Global population reaches eight billion

by Olivia Pastrick | Staff Writer
Published: Last Updated on

As of Nov. 15, 2022, the Earth’s population hit eight billion people, according to the United Nations’ Department of Economic and Social Affairs. The global population is currently growing at its slowest rate since 1950 and fell below one percent of growth per year in 2020. In the United States specifically, there is a decline in the average life expectancy as well as in the birth rate, according to the Centers for Disease Control and Prevention and Tufts University’s non-partisan publication EconoFact.org, respectively. Retired Professor of Biology and Anthropology at the University of Indianapolis John Langdon said this is a reflection on the United States’ ability to recover from the COVID-19 pandemic, and more generally about American healthcare. 

“You can see that decline [in population growth] because of COVID[-19] and then [other developed countries have] recovered. The United States hasn’t recovered—that’s saying some very negative things about our healthcare system,” Langdon said. 

According to Langdon, another factor that contributes to the declining rate of population growth in the United States and other developed countries is the role of women and their availability to earn an education. According to Education Sub Saharan Africa, only 7.19% of women are enrolled in higher education programs in Sub-Saharan Africa, which is substantially lower than the global average for women, which is 41.66%. The rate of population growth is 2.6% for Sub-Saharan Africa, according to WorldBank.org. Comparing this to the United States, where the population growth rate is 0.1%, according to the World Bank, and the rate of women enrolled in higher education is 44% (in 2019), according to the Postsecondary National Policy Institute; Langdon said there does appear to be a link between women’s access to higher education and the rate of population growth. 

According to the Population Reference Bureau, there is also a link between women’s ease of access to contraceptives, as countries in Sub-Saharan Africa are seeing the highest rate of population growth as a result of a lack of availability to them, especially to the poorest one-fifth of the population. For example, women in the richest one-fifth of the population in Tanzania have about three children, while those in the poorest one-fifth have an average of seven to eight, according to PRB. Assistant Professor of Earth-Space Science at the University of Indianapolis Nick Soltis says that one of the problems with the concentration of population growth in these countries is the imbalance cause and effect on climate change that these countries have.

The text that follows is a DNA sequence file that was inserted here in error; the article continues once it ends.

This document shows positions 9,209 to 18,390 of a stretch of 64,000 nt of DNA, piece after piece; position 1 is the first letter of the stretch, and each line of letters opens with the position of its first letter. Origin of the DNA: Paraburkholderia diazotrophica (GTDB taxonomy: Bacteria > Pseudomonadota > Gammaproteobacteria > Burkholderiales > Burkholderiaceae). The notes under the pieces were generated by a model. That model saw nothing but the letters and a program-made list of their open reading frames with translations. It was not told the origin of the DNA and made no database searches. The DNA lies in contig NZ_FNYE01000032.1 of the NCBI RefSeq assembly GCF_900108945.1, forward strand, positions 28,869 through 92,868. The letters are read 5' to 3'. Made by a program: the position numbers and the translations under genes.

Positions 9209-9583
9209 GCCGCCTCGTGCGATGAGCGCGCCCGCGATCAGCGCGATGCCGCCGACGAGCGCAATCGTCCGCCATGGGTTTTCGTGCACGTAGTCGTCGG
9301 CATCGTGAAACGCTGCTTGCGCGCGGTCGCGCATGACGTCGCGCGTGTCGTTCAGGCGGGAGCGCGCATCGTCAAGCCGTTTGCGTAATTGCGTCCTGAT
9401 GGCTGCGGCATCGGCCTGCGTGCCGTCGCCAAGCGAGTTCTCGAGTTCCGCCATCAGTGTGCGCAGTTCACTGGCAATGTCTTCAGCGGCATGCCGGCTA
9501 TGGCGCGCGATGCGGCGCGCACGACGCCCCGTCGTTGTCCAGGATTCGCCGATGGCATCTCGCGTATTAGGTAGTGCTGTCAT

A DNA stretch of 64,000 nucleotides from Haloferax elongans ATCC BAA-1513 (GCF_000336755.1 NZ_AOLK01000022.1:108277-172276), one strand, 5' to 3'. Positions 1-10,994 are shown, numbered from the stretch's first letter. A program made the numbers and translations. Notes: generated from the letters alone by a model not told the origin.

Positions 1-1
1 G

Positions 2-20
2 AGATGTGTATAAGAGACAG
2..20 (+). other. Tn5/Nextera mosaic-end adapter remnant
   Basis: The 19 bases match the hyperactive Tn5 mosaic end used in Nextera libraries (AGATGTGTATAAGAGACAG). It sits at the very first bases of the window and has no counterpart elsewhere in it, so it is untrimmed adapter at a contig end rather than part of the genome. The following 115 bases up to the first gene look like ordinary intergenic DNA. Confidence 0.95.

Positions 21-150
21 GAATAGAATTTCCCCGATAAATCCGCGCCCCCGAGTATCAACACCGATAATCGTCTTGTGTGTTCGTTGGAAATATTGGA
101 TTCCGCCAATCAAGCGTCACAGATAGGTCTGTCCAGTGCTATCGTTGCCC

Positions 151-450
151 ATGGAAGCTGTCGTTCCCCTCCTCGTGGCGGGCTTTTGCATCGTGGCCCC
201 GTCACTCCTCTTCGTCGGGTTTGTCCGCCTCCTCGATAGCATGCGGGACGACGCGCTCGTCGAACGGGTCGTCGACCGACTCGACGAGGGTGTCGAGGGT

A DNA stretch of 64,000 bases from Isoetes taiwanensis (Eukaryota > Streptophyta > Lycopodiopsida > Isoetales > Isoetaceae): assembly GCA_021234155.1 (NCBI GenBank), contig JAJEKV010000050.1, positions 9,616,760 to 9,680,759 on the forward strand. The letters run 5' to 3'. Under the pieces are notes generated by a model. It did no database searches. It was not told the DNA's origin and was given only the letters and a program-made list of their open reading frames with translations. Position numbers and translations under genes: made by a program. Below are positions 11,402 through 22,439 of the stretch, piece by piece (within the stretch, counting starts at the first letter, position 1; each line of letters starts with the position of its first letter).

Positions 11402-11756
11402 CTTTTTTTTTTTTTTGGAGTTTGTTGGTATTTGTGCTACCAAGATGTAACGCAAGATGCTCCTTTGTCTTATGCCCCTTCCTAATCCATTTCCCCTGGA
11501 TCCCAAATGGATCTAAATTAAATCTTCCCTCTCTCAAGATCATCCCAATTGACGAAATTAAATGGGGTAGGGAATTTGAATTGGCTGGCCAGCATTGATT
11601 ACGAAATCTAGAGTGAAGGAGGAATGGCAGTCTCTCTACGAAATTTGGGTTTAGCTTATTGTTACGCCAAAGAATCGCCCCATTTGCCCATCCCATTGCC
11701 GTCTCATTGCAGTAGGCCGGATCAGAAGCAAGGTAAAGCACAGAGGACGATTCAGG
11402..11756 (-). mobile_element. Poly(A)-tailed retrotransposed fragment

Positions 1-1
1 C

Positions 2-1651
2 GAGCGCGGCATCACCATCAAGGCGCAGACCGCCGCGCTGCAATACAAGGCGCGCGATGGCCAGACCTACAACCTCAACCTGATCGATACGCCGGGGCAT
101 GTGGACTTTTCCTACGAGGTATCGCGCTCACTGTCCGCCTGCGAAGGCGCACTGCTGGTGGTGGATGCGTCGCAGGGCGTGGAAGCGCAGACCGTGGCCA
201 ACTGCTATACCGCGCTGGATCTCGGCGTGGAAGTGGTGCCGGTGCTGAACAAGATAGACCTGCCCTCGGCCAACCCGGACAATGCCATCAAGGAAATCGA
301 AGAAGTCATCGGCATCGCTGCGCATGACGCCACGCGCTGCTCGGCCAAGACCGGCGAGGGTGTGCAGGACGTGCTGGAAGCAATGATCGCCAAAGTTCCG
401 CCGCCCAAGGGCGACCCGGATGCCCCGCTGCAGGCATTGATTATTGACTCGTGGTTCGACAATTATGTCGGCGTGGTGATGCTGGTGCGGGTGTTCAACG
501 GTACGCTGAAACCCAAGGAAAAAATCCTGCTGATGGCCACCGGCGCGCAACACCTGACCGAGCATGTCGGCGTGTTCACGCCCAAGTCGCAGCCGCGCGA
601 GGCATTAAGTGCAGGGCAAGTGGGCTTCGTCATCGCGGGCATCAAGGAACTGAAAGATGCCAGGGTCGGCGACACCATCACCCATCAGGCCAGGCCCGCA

“For example, when you talk about climate change, most of the countries that are producing the mass amounts of carbon dioxide and are leading to global warming are those developed nations,” Soltis said. “The countries that are feeling the impacts [of climate change] because the Earth doesn’t care where the carbon comes from, are places like the Sahel region of Africa.”

Consequently, as populations grow in these countries, there will be an increasing competition for resources, according to Soltis. As more people are being born and climate change is causing resources to deplete, people are forced to leave where they’re from in order to find places that have suitable water and suitable land for agriculture. 

“As the population rate goes up, we see less availability of food…. Which requires people to… basically move or perish,” Soltis said. 

Soltis also said the inequitable distribution of environmental impacts can lead to misconceptions about what are considered developing countries. He said these nations feel the impact of climate change, urbanization and biodiversity loss because of things that are happening elsewhere on Earth. 

“When we talk about environmental issues, it’s not because people in these developing nations are not taking care of their environment or they don’t care. It’s because environmental impact doesn’t always come from right where you are…,” Soltis said. 

On the other hand, there are also concerns for the countries that are seeing declines in the rate of their population growth, according to Langdon. 

“The people who worry about the decrease [in population for developed countries] are the ones who are looking at the economic outlook,” Langdon said. “If the number of babies being born is not replacing the current set of adults that are retiring and so forth, we have fewer people working to support more people who aren’t working.”

Another effect of the declining rate of population growth is immigration, according to Langdon. According to Stanford News, natural disasters around the world forced 30 million people to migrate elsewhere. For the U.S., this manifests both as people moving elsewhere within the country as well as those who seek refuge in America from other countries. This mass migration of people can lead to political and ideological clashes within the U.S. as well, according to Langdon. 

Soltis said that in order for individuals to help ease the effects of increasing global population and climate change, it is important to live sustainably whenever possible, as well as to recognize the impact the environment in which they live can have across the world.

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